Poland’s democratic institutions are under pressure from the ruling right-wing Law and Justice party (PiS). PiS efforts to control the judiciary and media risk alienating its Western allies, which it relies on for defense and national security. The Cipher Brief spoke with Piotr Buras, Head of the European Council on Foreign Relations Warsaw office, about why PiS – even with all of its anti-Europe political rhetoric – should want to to keep its European neighbors and the U.S. close.
The Cipher Brief: What is the current state of Poland’s democracy?
Piotr Buras: Poland’s liberal foundations are under strain. Over the last 12 months, we have witnessed a centralization of power and a massive empowerment of the executive. Most notably, the Constitutional Court has been effectively taken over by the ruling party (PiS) in violation of the Constitution. The public media have become a propaganda instrument of the government. The new budget law was adopted in a way that violated the rights of the opposition, provoking a major parliamentary crisis.
TCB: The European Commission is giving Poland two more months to review its own rule-of-law issues before taking any concrete measures like sanctions – why? Are sanctions likely in the future if the situation doesn’t change?
PB: The EU Commission (or the EU Parliament) will probably try to trigger Article 7 of the EU Treaty (sanctions) in March 2017, after time given to the Polish government to follow the Commission’s recommendations has expired. But the sanctions can be imposed only if there is unanimity in the European Council (the main decision making body of the EU), which is not likely to happen – Hungary’s Victor Orban announced months ago that he would block them. But if there is a vote in the European Council and some countries vote in favor of punishment or adopt a declaration criticising Poland, it would be a strong political signal.
TCB: With all of the PiS rhetoric, it seems PiS thinks the EU is a foe? Why would PiS want to keep Europe – and the U.S. for that matter – as close allies?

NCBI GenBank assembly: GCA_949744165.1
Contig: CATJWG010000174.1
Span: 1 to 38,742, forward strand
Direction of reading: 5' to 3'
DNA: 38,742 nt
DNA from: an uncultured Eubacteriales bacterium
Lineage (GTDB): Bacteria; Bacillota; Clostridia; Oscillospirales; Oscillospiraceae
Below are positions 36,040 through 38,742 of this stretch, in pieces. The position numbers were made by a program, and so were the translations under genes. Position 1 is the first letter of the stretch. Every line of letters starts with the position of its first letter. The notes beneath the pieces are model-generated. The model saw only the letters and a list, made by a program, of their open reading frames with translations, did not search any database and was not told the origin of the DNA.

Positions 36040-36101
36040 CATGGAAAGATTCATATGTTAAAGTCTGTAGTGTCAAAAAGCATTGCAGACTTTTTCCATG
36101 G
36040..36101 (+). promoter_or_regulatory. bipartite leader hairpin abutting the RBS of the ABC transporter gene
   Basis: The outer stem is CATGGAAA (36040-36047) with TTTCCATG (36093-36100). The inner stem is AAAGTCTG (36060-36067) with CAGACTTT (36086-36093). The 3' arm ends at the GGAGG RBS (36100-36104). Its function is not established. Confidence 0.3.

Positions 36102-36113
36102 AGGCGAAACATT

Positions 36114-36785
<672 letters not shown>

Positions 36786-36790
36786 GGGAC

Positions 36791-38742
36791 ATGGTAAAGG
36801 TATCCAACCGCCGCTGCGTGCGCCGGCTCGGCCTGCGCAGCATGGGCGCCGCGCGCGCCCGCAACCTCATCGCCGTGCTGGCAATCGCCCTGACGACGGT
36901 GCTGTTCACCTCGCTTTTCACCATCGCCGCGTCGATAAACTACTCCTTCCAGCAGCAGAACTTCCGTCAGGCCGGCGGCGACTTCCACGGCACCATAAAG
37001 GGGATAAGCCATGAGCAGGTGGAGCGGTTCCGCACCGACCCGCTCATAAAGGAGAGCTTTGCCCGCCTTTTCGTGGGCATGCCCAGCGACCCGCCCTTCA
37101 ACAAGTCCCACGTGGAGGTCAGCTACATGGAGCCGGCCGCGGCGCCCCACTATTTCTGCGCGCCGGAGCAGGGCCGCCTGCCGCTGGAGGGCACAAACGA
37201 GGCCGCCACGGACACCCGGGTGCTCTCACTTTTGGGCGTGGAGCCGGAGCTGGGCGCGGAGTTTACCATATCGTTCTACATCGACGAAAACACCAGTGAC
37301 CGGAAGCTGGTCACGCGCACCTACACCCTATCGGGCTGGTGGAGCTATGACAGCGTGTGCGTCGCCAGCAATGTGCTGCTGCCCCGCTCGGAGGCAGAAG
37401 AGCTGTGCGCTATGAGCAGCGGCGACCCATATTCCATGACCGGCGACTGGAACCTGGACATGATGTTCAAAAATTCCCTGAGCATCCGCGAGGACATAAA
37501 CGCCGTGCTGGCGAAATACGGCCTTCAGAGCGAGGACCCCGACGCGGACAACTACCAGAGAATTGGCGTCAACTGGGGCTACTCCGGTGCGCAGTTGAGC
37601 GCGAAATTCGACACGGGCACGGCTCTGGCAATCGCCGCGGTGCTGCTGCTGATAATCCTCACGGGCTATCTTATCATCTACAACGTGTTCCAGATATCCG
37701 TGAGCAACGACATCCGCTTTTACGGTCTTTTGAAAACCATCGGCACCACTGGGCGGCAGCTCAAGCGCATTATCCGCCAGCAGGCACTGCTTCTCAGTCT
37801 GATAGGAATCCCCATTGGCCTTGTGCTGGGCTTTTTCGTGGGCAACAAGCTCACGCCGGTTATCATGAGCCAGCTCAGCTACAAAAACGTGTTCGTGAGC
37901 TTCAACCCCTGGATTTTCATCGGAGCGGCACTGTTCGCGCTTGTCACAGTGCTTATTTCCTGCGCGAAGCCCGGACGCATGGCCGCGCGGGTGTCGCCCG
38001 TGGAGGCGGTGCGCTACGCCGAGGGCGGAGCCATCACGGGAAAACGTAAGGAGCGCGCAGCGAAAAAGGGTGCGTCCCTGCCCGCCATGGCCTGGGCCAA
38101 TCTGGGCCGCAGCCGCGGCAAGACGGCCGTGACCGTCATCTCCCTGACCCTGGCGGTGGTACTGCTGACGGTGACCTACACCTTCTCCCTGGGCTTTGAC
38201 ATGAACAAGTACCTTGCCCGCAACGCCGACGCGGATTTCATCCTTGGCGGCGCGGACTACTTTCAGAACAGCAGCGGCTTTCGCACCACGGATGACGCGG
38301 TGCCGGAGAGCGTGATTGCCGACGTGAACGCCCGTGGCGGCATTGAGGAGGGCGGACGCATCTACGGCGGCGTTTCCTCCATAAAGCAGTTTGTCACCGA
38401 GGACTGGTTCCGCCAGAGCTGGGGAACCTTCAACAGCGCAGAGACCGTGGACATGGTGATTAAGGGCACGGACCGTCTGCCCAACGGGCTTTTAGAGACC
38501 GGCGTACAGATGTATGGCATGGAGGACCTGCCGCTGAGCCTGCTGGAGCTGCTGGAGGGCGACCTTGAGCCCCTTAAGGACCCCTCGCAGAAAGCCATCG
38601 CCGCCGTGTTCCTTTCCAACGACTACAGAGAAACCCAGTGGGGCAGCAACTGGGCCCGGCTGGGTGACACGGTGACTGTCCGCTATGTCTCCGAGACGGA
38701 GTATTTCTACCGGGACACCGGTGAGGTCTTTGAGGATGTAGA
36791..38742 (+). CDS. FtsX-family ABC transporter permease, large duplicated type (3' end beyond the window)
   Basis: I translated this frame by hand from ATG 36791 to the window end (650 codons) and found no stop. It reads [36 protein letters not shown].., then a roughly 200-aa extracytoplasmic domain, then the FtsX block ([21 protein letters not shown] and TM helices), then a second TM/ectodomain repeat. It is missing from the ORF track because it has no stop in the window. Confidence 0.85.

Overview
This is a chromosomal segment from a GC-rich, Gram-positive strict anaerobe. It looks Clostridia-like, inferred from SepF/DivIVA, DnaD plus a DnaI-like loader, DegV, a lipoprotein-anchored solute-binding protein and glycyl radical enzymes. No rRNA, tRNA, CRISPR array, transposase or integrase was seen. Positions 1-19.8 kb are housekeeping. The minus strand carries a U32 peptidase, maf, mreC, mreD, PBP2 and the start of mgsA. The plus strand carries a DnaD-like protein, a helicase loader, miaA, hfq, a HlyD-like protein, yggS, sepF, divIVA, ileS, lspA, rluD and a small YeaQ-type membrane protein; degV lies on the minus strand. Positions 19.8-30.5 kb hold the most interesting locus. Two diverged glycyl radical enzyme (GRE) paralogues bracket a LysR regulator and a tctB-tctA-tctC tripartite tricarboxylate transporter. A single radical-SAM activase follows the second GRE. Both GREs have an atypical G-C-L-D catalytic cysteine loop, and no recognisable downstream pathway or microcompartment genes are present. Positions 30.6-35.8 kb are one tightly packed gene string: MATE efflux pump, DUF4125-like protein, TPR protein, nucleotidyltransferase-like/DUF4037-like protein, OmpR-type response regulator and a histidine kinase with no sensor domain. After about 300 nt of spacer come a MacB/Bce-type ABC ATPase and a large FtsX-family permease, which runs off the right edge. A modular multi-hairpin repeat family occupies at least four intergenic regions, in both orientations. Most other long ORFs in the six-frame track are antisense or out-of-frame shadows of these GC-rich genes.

PB: The U.S. (and NATO) is still the key security ally for Poland beyond political party divisions. PiS welcomed the election of Donald Trump, despite his affinity towards Russia (seen as Poland’s main security threat), as the party believed that Hillary Clinton would put more emphasis on rule-of-law issues and more pressure on the Polish government to solve the constitutional crisis. PiS does not want to quit the EU either but believes that it should transform into a more flexible entity, focused on economic cooperation and respect for the traditional concept of sovereignty. It is against closer cooperation on issues which may, however, decide the EU’s future shape (and Poland’s place in it): migration policy, the euro, and defense policy.
TCB: Should Poland be concerned about how much influence it has in NATO if it continues to isolate itself politically from its European neighbors?
PB: Yes. Mutual trust is key for the effective solidarity in the alliance. Of course, Poland’s geopolitical location is strategic for the whole of NATO and thus it would be unwise (and unlikely) for the Alliance to, for example, not fully implement the decsions of the Warsaw NATO Summit in 2016. Any backtracking on them would be not only a major impediment on Poland’s security interests but also a huge mistake for NATO, undermining its credibility. But the fact that Poland’s key allies, like France and Germany, are more and more skeptical about the bilateral cooperation and distrustful of the current political elite in Warsaw does not strengthen Poland’s position.
Traditionally, good Polish-German relations were also very important for the U.S. – as a prerequisite of an efficient transatlantic cooperation, especially towards Russia.
TCB: Will Poland tone down political overhauls – like with the constitutional tribunal & public media – to maintain its European and American allies in order to help with Polish defense against an increasingly aggressive Russia?
PB: So far, the domestic policy agenda has clearly taken priority in the government’s policy, which has even been able to withstand pressure from the Obama Administration on the issue of the Constitutional Court. There are no signs that the government is ready to back down on its key goals, which include the process of institutional change and centralization of powers. The EU does not have enough instruments to exert pressure on Warsaw to obey the Constitution and the rule-of-law principle even if it can make its life harder, for example, in the upcoming budgetary negotatiotions. And Donald Trump does not seem to care much about these issues.
Warsaw hopes that the fact that Poland fulfills its obligations within NATO by spending two percent of GDP on defense (and thus meets the expectations of the U.S. President-elect regarding the burden sharing within the alliance) will help ensure Donald Trump’s support for Poland’s interests. The latter might be too optimistic, though, given the unpredictability of the future U.S. president and his approach to Russia.